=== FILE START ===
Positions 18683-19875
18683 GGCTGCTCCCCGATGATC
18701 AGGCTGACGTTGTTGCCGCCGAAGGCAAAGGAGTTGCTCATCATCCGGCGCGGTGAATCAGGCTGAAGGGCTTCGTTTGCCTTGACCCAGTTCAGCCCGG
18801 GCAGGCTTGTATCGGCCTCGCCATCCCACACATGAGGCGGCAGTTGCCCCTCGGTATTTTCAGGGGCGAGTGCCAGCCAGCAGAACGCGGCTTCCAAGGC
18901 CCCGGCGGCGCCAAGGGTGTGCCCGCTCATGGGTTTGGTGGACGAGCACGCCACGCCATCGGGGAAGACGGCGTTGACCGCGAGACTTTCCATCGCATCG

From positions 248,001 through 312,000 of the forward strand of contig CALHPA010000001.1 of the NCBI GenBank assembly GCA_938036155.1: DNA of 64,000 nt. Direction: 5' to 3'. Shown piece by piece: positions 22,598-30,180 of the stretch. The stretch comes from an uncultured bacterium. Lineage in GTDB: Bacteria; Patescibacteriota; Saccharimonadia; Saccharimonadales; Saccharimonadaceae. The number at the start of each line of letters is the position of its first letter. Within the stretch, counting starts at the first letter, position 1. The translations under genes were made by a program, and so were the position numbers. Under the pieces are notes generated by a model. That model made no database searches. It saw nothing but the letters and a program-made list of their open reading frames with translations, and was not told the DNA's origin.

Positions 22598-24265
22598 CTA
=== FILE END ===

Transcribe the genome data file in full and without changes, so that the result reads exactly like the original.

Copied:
Positions 18683-19875
18683 GGCTGCTCCCCGATGATC
18701 AGGCTGACGTTGTTGCCGCCGAAGGCAAAGGAGTTGCTCATCATCCGGCGCGGTGAATCAGGCTGAAGGGCTTCGTTTGCCTTGACCCAGTTCAGCCCGG
18801 GCAGGCTTGTATCGGCCTCGCCATCCCACACATGAGGCGGCAGTTGCCCCTCGGTATTTTCAGGGGCGAGTGCCAGCCAGCAGAACGCGGCTTCCAAGGC
18901 CCCGGCGGCGCCAAGGGTGTGCCCGCTCATGGGTTTGGTGGACGAGCACGCCACGCCATCGGGGAAGACGGCGTTGACCGCGAGACTTTCCATCGCATCG

From positions 248,001 through 312,000 of the forward strand of contig CALHPA010000001.1 of the NCBI GenBank assembly GCA_938036155.1: DNA of 64,000 nt. Direction: 5' to 3'. Shown piece by piece: positions 22,598-30,180 of the stretch. The stretch comes from an uncultured bacterium. Lineage in GTDB: Bacteria; Patescibacteriota; Saccharimonadia; Saccharimonadales; Saccharimonadaceae. The number at the start of each line of letters is the position of its first letter. Within the stretch, counting starts at the first letter, position 1. The translations under genes were made by a program, and so were the position numbers. Under the pieces are notes generated by a model. That model made no database searches. It saw nothing but the letters and a program-made list of their open reading frames with translations, and was not told the DNA's origin.

Positions 22598-24265
22598 CTA